The Federal Trade Commission charged three people and their businesses with billing or debiting consumers' credit card accounts for unordered or fictitious Internet services, the agency said this week.
The defendants repeatedly placed charges on consumers' credit and debit cards for Internet entertainment services they hadn't ordered, the FTC alleged. Consumers who tried to contest the charges — some of whom didn't even own computers — “were met with confusing voice-mail messages, anonymous Internet sites and a maze of mail drops,” the FTC said.
At the FTC's request, a U.S. District Court judge issued a temporary restraining order, appointed a temporary receiver for two of the companies and froze their assets pending a hearing.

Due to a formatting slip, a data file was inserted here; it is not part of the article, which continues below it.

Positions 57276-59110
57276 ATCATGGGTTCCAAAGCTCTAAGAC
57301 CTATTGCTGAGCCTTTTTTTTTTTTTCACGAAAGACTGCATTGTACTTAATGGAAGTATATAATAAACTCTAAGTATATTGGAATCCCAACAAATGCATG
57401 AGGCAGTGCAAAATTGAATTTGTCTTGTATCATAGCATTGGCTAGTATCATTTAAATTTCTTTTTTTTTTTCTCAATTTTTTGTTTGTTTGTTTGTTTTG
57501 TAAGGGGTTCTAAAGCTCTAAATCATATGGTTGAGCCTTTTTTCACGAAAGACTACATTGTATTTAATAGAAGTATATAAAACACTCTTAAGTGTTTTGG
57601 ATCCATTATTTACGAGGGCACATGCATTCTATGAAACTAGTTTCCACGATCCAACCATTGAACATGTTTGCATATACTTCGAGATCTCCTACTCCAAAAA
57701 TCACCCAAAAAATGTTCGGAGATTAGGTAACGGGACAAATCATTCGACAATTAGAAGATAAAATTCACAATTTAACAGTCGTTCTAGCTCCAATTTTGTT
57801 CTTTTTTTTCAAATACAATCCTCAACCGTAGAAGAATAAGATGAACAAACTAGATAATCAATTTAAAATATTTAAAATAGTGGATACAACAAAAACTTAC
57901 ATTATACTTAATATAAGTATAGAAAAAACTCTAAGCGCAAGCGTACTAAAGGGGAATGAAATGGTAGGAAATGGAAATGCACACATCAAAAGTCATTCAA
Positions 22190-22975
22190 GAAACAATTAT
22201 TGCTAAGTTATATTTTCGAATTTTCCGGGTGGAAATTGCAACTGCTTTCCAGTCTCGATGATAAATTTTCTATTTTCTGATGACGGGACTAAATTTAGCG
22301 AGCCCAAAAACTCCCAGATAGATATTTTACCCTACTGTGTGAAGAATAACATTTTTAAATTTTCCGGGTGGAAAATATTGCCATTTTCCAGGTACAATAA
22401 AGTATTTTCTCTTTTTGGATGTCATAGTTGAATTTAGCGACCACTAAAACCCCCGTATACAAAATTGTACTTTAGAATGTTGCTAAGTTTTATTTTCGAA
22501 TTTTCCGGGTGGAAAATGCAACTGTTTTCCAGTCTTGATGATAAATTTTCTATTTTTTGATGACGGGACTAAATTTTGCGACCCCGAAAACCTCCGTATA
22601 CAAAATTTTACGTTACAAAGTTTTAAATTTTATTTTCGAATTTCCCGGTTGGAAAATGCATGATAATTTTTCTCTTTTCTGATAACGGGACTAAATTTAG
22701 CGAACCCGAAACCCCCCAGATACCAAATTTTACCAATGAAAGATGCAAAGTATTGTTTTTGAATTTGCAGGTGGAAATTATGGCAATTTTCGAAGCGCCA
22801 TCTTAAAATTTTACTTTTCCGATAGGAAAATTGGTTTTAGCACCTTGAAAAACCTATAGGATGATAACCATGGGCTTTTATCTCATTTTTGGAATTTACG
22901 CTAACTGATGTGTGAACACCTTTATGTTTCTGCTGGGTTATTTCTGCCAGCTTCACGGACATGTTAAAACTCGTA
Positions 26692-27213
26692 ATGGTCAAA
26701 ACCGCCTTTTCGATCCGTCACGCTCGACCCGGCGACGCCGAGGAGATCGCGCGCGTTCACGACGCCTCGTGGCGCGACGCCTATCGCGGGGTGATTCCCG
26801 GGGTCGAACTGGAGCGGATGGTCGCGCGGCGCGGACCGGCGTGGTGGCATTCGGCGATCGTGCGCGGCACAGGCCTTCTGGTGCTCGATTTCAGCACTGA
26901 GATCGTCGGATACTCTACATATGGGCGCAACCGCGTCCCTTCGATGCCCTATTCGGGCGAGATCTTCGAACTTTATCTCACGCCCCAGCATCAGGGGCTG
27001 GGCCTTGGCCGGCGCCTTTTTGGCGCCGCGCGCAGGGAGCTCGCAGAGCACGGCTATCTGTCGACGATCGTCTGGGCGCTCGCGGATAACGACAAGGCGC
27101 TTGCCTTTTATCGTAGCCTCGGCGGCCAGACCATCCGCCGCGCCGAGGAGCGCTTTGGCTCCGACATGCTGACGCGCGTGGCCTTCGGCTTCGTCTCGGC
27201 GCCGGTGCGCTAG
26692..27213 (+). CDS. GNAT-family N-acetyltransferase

The FTC named Kenneth H. Taves (aka Kenneth Till), Teresa Callei Taves and Gary Mittman, all of California, and their companies, J. K. Publications Inc., MJD Service Corp. and Net Options Inc. in its complaint. The complaint alleges that the defendants also use the business names Netfill, N-Bill, Webtel and Online Billing.
The FTC said it will ask the court to stop the bogus billing practices permanently and order consumer reimbursement.